More than 42,000 people have been killed in Mexico's drug wars since 2006 [Reuters]

Rick Perry, the governor of Texas and one of the leading contenders for the Republican Party US presidential nomination, has said that he is open to sending American troops to Mexico to help combat drug cartels.

At a reception on Saturday in New Hampshire, Perry likened the situation in Mexico to Colombia, where the government accepted American military support in battling drug traffickers.

"The way that we were able to stop the drug cartels in Colombia was with a co-ordinated effort," Perry said.

"It may require our military in Mexico working in concert with them to kill these drug cartels and to keep them off of our border and to destroy their networks," he continued.

"I don't know all the scenarios that are out there, but I think it is very important that we work with them to keep that country from failing."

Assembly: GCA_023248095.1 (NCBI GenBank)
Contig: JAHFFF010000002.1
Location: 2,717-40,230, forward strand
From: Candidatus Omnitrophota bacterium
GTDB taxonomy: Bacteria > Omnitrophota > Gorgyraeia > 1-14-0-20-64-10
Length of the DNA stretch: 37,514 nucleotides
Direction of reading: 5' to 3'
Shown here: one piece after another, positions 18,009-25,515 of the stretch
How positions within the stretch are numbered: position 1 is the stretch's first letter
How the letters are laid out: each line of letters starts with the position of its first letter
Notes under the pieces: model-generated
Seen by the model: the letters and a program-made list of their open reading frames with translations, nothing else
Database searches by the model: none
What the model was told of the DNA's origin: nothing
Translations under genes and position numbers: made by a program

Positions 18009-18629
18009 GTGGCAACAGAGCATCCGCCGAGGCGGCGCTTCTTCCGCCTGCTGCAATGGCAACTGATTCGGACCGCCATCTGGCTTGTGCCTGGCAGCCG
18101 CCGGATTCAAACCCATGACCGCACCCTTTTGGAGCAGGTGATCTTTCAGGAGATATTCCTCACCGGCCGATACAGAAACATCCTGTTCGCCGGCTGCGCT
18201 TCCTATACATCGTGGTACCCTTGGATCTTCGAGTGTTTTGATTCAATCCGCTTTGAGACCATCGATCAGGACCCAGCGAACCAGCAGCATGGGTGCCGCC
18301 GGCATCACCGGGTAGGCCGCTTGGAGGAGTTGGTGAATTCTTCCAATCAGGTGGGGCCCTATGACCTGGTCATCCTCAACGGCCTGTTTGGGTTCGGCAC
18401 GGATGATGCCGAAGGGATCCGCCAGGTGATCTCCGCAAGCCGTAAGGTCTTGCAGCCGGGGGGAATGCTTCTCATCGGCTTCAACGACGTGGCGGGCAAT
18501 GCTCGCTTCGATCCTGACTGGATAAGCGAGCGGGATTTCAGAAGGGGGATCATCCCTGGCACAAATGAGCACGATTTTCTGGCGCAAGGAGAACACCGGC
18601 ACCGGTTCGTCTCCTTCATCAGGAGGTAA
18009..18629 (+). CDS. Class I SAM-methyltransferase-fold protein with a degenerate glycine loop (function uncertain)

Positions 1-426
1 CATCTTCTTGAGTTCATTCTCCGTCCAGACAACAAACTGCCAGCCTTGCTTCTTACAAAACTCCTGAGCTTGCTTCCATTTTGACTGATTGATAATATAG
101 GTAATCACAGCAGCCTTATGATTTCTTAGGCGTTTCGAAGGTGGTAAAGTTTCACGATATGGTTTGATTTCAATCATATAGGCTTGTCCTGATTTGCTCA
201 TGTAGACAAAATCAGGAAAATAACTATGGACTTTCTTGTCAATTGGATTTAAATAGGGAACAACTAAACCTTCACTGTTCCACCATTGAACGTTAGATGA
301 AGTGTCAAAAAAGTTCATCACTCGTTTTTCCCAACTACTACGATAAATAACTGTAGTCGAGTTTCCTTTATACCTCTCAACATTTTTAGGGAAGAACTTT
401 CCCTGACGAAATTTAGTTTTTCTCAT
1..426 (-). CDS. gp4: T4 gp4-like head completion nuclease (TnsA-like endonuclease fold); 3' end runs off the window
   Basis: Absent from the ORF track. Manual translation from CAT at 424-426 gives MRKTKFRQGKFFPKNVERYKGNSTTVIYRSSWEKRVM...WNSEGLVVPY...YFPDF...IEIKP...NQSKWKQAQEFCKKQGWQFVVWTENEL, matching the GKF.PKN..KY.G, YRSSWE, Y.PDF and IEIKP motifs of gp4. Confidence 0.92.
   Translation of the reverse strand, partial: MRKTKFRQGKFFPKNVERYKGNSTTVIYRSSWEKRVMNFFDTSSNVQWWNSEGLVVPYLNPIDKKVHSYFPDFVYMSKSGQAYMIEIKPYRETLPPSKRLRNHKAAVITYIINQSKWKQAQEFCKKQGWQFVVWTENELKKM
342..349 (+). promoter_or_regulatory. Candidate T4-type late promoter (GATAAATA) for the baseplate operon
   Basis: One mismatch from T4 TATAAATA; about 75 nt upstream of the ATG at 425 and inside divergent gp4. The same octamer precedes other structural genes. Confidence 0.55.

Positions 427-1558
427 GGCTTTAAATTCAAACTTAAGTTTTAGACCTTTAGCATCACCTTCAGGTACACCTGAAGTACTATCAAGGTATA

The US military has advisers in Colombia who are involved mainly in training, logistical support and intelligence back-up for the Colombian armed forces as they fight cocaine traffickers and armed leftist groups.

But there are no US armed forces in Mexico fighting the drug war and Mexico strongly opposes any US military involvement in its territory, although it has received more than $1bn in US aid to take on the cartels.

More than 42,000 people have been killed in Mexico's drug feuds since President Felipe Calderon took office in 2006.

Perry has often called for more National Guard troops to protect the Mexican border and stem the flow of illegal immigration, but Saturday's comments went further.

They indicated that he is open to deepening America's military involvement across the border and enacting a more aggressive policy on drugs.

Source: Agencies